An American Genocide: The United States and the California Indian Catastrophe, 1846-1873, by Benjamin Madley and just published by Yale University Press, is the latest installment in an on-going controversy stretching back decades. The facts of the events are not in dispute.
Between 1846 and 1873, the first 27 years that California belonged to the U.S., the Indian population in California went from 150,000 to 30,000, an 80% decline. In the 1880 census, there were 16,277 Indians. The preeminent historian of California, Kevin Starr, wrote in California: A History, "60 percent of the deaths [were] attributable to disease, the rest to murder." (He adds that already California Indians "had been reduced by 90 percent since the arrival of the Spanish.")
Madley quotes Indian Affairs commissioner John Collier from 1935, "The world's annals contain few comparable instances of swift depopulation - practically, of racial massacre - at the hands of a conquering race." The murders were committed by, among others, the army, ranchers, volunteer militias (roving death squads), and bounty hunters who were paid for Indian heads and scalps. (There was also a thriving slave trade in women and children.)
Madley calls it a "killing machine." That killing machine was financed with the tax dollars of the state and federal governments and with the connivance of governors and U.S. senators. Extermination was openly advocated in newspapers. Madley says the slaughter in California "was more lethal and sustained than anywhere else in the U.S. or its colonial antecedents."
Despite facing vastly superior numbers and weaponry, there was Indian resistance. That culminated in the Modoc War of 1873 in which 53 Modoc warriors from a lava bed stronghold held off 1,000 U.S. soldiers and militiamen for 8 months with a final death toll of 83 U.S. and 3 Modocs.
The facts are not in dispute. However, the right word to describe them is. Conservatives want to label it a "tragedy" but not a "crime." At the opposite extreme is Murder State: California's Native American Genocide, 1846 - 1873 (2012) by Brendan Lindsay covers the same area as Madley's book but focuses more on the "processes and mechanisms of democracy" in that context. In Ethnic Cleansing and the Indian: The Crime That Should Haunt America (2014), Gary Clayton Anderson uses the definition of ethnic cleansing developed by the United Nations.
Madley uses the United Nations' definition of genocide to make his case. In one of the few other reviews of his book, The New York Times chastised Madley in an otherwise positive review for "shedding more heat than light" by using genocide. I think Madley makes his case for genocide, though he doesn't make the case for the practical advantages of using the term, so the controversy remains something of an academic teapot tempest. A more interesting question than nomenclature is how this could be so widely known inside the community of professional historians and so little known outside it. Madley describes it as "hidden in plain sight."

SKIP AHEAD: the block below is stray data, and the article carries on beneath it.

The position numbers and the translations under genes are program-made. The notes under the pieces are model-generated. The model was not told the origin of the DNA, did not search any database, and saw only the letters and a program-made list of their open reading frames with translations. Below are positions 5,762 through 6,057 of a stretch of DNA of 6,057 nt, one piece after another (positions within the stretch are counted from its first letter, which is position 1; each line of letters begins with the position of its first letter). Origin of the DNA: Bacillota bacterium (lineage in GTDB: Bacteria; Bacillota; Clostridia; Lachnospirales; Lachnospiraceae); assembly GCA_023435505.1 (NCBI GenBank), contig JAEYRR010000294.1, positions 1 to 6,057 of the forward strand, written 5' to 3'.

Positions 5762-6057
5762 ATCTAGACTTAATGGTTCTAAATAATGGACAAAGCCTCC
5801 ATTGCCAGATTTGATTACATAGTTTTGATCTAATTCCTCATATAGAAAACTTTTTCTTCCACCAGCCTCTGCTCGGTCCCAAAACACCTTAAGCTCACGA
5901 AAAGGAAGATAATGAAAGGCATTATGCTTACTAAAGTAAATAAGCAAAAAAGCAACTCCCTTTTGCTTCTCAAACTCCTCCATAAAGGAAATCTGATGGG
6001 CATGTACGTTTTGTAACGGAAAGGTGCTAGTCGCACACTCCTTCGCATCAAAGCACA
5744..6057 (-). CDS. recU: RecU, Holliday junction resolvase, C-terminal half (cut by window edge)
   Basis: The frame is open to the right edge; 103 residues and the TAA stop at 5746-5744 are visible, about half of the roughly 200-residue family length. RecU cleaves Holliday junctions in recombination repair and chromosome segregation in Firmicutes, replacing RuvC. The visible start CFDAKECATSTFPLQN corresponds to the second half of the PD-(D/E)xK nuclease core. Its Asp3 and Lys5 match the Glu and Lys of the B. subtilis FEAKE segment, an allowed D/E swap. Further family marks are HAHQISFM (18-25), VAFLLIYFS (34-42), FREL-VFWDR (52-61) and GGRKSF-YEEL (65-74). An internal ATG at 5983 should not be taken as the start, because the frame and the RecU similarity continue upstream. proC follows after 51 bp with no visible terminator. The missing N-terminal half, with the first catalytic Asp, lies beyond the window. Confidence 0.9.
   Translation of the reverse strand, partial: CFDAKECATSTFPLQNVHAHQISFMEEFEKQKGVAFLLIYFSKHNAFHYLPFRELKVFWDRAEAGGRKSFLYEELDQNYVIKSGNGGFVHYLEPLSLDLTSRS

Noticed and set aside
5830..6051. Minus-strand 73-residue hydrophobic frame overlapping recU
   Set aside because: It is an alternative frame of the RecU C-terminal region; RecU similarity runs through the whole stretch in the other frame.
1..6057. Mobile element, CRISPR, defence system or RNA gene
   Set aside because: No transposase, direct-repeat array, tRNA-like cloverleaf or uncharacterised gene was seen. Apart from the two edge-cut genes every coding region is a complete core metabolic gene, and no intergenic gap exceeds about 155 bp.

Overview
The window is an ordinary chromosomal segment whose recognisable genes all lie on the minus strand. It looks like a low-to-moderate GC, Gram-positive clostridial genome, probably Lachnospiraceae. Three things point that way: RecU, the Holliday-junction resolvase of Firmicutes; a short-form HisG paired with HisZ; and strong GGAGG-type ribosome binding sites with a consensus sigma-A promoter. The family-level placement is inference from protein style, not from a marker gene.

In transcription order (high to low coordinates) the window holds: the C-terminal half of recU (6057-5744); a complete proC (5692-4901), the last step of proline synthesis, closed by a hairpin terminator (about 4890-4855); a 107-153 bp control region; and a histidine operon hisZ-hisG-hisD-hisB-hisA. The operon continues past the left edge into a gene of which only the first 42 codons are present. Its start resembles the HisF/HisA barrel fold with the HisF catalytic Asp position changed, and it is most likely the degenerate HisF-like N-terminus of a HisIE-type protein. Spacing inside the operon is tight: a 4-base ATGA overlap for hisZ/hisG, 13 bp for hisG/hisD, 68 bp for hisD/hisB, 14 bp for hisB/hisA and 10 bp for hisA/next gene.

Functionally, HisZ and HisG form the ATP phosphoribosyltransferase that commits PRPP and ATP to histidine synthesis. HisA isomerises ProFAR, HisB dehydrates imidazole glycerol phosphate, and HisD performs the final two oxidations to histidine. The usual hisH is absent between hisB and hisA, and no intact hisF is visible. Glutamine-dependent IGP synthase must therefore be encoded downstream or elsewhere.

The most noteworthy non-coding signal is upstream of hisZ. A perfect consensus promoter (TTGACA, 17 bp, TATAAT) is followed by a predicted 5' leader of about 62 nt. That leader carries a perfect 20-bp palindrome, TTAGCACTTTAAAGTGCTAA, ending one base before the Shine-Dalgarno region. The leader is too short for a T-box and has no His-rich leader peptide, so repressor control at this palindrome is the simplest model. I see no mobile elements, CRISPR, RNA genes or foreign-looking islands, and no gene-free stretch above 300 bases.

The murder of the California Indians has not been completely absent from the public arena: Ken Burns' 1996 documentary The West dealt with it extensively in one episode. As for the issue of Indian genocide generally: Hollywood director John Ford, responsible more than anyone else for making Indians the default villains of the formula Western, ended his career with Cheyenne Autumn (1964), in which he drew parallels, repeatedly and unmistakably, between the Holocaust and the mistreatment of Indians.
As a native Californian, I always had a vague sense growing up that something horrible had happened to the Indians of California, and the electorate may share that sentiment, considering how it approves almost anything for Indians. But probably one factor keeping this history hidden in plain sight is that same electorate's resistance to knowing specifically how its Golden State was built on a legal, state-sponsored mass murder of innocents.
The least we owe the victims is the truth and the least we owe our children is teaching them that truth. That means getting the facts from the specialists' books into history textbooks, those repositories of the national self-image.